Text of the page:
One of Agile’s 12 principles is often used as an argument against pairing the methodology with a remote work model: “The most efficient and effective method of conveying information to and within a development team is face-to-face conversation.” If face-to-face conversation is one of the tenets of Agile methodologies, successful Agile execution must be impossible for remote teams, right? Wrong.

Agile and remote work actually work really well together. The pairing just requires the right tools—a tool that enable Agile teams to communicate and collaborate in a way that replicates face-to-face communication.

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The disconnect between Agile and remote work is just a misinterpretation

While “face-to-face” can be interpreted as “in-person,” it doesn’t necessarily exclude other means of communicating. “Face-to-face” is just a word used to describe how Agile solves the problems that arise with the Waterfall approach of delivering requirements to a development team.

In Waterfall, business people compile detailed design and requirements documents and hand those off to a development team to build. Business is absent from the process during development, returning to the conversation only after the solution is built and ready for testing.

Agile doesn’t necessarily exclude other means of communicating. Click To Tweet

The problem with this approach is that what developers build is rarely what business wants. Without regular communication with business stakeholders, the development team must make decisions on behalf of the business, and those decisions may or may not lead to satisfactory solutions.

But since business is absent from the decision-making process, stakeholders don’t discover issues until development is complete and budgets are exhausted. Changes require additional funding—which may or may not be available—and delay progress because of long change request approval processes.

Stakeholders and the development team must communicate and collaborate throughout the process. Click To Tweet

To overcome these issues, the Agile Manifesto advocates for “customer collaboration” and “individuals and interactions” over items like “comprehensive documentation” and “contract negotiation.” Business stakeholders and the development team must communicate and collaborate throughout the development process and not just before and after development.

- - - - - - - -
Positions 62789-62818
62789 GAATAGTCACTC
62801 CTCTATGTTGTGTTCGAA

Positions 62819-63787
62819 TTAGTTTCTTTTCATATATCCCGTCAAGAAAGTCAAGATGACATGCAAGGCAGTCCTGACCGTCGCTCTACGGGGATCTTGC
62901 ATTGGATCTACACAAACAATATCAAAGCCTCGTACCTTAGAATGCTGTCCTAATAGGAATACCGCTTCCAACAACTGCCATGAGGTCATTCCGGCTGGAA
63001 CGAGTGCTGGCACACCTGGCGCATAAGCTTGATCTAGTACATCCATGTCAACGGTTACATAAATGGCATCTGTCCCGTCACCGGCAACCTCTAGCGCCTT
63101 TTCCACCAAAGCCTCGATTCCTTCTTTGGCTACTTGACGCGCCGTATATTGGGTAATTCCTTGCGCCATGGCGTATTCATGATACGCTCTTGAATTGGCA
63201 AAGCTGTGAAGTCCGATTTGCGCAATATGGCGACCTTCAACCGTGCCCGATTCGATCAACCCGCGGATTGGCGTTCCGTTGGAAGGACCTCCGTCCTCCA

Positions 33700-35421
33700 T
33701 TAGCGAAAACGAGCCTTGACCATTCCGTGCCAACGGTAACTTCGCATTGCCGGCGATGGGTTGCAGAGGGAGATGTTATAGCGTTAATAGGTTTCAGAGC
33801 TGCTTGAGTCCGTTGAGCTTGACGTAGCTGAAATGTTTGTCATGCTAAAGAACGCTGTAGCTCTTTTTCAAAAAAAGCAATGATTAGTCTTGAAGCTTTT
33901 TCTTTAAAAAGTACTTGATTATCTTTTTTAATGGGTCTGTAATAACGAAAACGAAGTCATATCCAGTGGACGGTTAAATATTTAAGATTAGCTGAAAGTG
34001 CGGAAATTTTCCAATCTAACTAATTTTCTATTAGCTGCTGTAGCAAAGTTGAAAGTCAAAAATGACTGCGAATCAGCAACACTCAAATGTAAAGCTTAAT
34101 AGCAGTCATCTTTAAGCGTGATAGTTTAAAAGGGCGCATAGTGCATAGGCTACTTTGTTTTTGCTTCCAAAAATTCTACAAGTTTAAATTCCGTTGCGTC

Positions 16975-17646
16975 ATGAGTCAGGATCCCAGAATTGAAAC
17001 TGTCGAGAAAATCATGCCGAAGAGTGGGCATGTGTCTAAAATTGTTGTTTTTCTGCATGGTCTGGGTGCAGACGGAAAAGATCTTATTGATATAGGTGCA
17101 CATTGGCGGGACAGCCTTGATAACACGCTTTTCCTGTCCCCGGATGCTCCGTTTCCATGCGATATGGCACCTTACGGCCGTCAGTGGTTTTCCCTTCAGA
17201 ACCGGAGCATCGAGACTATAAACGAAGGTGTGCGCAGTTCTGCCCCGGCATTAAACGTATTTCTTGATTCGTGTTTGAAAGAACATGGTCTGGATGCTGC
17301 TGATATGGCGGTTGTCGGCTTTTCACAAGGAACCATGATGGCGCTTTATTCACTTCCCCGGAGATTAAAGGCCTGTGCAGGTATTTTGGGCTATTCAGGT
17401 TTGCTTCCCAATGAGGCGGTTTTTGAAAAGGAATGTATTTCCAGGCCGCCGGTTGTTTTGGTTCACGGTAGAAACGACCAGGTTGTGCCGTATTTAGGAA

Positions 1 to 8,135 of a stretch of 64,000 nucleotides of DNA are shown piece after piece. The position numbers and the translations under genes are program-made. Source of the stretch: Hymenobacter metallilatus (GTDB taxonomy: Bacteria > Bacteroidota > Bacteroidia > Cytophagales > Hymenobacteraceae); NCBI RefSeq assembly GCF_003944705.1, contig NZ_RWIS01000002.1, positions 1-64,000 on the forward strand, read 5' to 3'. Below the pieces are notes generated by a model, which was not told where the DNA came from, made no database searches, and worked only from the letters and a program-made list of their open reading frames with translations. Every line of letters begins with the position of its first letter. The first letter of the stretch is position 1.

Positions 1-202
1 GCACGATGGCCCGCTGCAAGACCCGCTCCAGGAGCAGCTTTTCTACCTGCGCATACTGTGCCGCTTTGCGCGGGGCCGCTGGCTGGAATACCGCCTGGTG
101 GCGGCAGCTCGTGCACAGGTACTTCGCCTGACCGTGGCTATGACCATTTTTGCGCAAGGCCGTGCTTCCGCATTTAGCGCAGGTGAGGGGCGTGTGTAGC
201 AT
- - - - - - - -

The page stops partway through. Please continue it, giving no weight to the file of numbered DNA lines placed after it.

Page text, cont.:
“Face-to-face,” then, just refers to ongoing communications that happen outside of requirements documents. Those communications don’t necessarily have to occur in-person—they just need to be conversations instead of document exchanges.

Using the right tools allows remote teams to communicate just as effectively as co-located teams, having conversations, solving problems, and collaborating to find solutions that are both satisfactory to business and technically feasible.

Using the right tools allows remote teams to communicate just as effectively as co-located teams. Click To Tweet

If you’re considering hiring remote employees for your Agile team—or if you’re planning to transition to an entirely remote company—check out the following nine tools. These tools enable remote teams to communicate effectively, in a way that adheres to the guiding principles of Agile.

1. VersionOne

VersionOne is a project management platform designed specifically for Agile and Scrum. With this tool:

  • Scrum Masters can add and plan releases and sprints.
  • Product Owners can add and prioritize epics and user stories.
  • Developers can plan tasks for stories, track blocking issues, and add story point estimates.

With VersionOne, the Product Owner creates the project backlog and prioritizes all stories using drag-and-drop controls.

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Once the backlog is ready for release planning, the Scrum Master can use VersionOne’s release planning feature to gather effort estimates, plan capacity/velocity, and slot stories for the release into sprints.

As the development team enters its sprints, the Scrum Master can use VersionOne’s sprint planning tool to plan the sprint and add tasks to stories.

VersionOne is a project management platform designed specifically for Agile and Scrum. Click To Tweet

The task board feature shows all stories in the sprint, tasks related to those stories, and individuals working on each task—which is helpful when conducting daily standup ceremonies.

All of this information is housed online in VersionOne’s system, so every member of the Scrum team—as well as stakeholders, project managers, and other leaders—can access the same information from anywhere at any time. It helps teams collaborate and stay on the same page, regardless of whether they’re remote or co-located.

Other popular Agile project management tools that work well for remote teams include JIRA, CA Agile Central (formerly Rally), and Asana.

2. Hubstaff